Snapshots of Woodstock - The Intersection of Photos in Family Albums with Local Historians 

SundayAugust 7 at 2:00 p.m. Author Janine Fallon Mower offers a slide presentation of images of Woodstockers in their everyday life - woven into the history of their community. What makes the seeming uninteresting family picture from the past valuable to a community in the future?

In compiling images to use in her Woodstock and Woodstock Revisited books, author
Janine Fallon-Mower had the rare opportunity to sit with Woodstockers and review their
personal photo albums and reminisce about Woodstock life as they remembered it.  As
a result, those photographs – thought simply as pictures of friends and family - were
transformed into historic images of Woodstock life when Fallon-Mower included their
memories in her work.  

This Sunday, at the Historical Society of Woodstock, Fallon-Mower will present a number
of those images, as well as photographs included in her American Tapestry, the Mowers
of Maple Lane
as she examines changes in Woodstock over the years and offers a
community photo album as a fascinating way to view the evolution on one’s hometown.

The presentation begins at 2:00 p.m. on Sunday August 7 at the Historical Society of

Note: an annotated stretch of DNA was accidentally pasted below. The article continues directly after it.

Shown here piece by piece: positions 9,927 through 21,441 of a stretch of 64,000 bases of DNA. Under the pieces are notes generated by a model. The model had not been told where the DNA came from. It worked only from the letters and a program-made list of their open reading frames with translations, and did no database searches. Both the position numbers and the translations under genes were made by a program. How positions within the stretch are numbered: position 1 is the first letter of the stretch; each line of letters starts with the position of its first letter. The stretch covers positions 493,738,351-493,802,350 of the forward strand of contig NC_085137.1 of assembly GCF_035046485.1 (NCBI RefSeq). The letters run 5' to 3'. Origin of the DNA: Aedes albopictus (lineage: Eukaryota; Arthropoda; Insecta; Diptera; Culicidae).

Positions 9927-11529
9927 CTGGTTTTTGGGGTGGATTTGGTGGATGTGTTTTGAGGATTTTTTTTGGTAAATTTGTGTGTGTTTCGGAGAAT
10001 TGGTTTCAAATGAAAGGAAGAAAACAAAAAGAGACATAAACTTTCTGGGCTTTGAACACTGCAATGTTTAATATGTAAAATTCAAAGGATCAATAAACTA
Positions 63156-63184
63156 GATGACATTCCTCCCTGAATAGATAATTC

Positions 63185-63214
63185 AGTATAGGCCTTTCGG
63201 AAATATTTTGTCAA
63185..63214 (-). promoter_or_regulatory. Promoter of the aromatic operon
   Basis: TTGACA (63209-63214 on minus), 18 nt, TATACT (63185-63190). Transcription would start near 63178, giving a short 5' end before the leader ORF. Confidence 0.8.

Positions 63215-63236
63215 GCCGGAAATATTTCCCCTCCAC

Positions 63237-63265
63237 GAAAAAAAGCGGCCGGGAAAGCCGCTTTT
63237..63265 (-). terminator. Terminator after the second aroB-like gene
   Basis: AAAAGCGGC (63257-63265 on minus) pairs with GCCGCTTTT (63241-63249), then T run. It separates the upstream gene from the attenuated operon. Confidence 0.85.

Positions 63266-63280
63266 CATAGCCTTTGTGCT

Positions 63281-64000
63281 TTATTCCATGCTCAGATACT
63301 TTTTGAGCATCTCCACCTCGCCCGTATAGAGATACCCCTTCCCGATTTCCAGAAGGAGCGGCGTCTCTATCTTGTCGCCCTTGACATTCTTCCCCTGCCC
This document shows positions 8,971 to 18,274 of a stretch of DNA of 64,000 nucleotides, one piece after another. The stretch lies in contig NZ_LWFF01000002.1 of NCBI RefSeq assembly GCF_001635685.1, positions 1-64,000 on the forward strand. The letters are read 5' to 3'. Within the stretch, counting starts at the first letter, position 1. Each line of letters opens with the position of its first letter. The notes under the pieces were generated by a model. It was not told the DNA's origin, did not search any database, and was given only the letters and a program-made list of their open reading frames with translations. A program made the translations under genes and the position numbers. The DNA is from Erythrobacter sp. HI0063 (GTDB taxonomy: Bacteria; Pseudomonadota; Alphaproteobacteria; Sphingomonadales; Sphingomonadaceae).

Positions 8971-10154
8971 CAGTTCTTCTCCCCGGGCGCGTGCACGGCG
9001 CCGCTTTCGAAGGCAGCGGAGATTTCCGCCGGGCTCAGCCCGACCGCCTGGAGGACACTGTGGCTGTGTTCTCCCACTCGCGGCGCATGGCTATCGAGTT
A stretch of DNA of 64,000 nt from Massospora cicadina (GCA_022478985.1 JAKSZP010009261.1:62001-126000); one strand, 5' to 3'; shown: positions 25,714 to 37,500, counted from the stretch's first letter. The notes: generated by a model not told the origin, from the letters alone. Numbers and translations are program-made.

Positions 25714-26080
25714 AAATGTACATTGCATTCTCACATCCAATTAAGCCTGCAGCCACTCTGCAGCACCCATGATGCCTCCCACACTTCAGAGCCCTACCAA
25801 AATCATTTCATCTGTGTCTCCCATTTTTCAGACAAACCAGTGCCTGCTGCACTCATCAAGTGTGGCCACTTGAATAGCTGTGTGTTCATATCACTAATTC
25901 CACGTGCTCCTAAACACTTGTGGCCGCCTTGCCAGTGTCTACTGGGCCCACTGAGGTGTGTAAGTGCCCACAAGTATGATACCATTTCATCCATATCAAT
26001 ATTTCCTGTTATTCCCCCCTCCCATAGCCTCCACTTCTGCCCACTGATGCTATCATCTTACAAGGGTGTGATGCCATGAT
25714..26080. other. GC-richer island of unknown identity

Woodstock on Lower Comeau Drive. Admission is free and refreshments will be served.

                    Woodstock: As it Once Was (Photo Credit: Janine Fallon-Mower)

HSW History Club

Talking Houses Exhibit:  If you missed it at the Historical Society, The Woodstock History Kids Club, an ongoing program of HSW, will present their unique look at
Woodstock buildings and their history at WAAM from July 23 – August 21.  Opening Reception will be held Saturday July 23 from 4:00–6:00 p.m.  Examples of some
of the buildings are now on display in the window of the Golden Notebook.

The Woodstock Kids History Club at the  Historical Society of Woodstock, under the direction of Jill Olesker, has been involved in a project called Talking Houses. Each member (including the adults helping) chose a building in the center of town that fascinated them. The reasons for their choices were varied , but once chosen the historical research began! They used the Woodstock Collection at the Woodstock Public library with the enthusiastic assistance from library director Amy Raff. They visited and worked with Town Assessor Mark Plate, interviewed people who own or remember how the buildings were used in the past and had an enormous amount of help from the Historical Society’s archivist JoAnn Margolis. Ms. Margolis both provided materials and taught them how to use them. Art teacher Linda Schultz took photos of the buildings on a walking tour with the kids so that we could use them later to help create large models. These models were constructed with Ms. Schultz’s help. Ms. Olesker helped each student choose a different approach or style to write a narrative using their research that would tell the history of their building. On Saturday, June 25, we will each duck behind our buildings and share our narratives one at a time, thus making it appear that the houses are talking! The culmination of the project will be Saturday, June 25 from 1pm-3pm at the Eames House on Comeau Drive in Woodstock. Our presentation will take place at 2 pm. Admission is free and refreshments will be served. more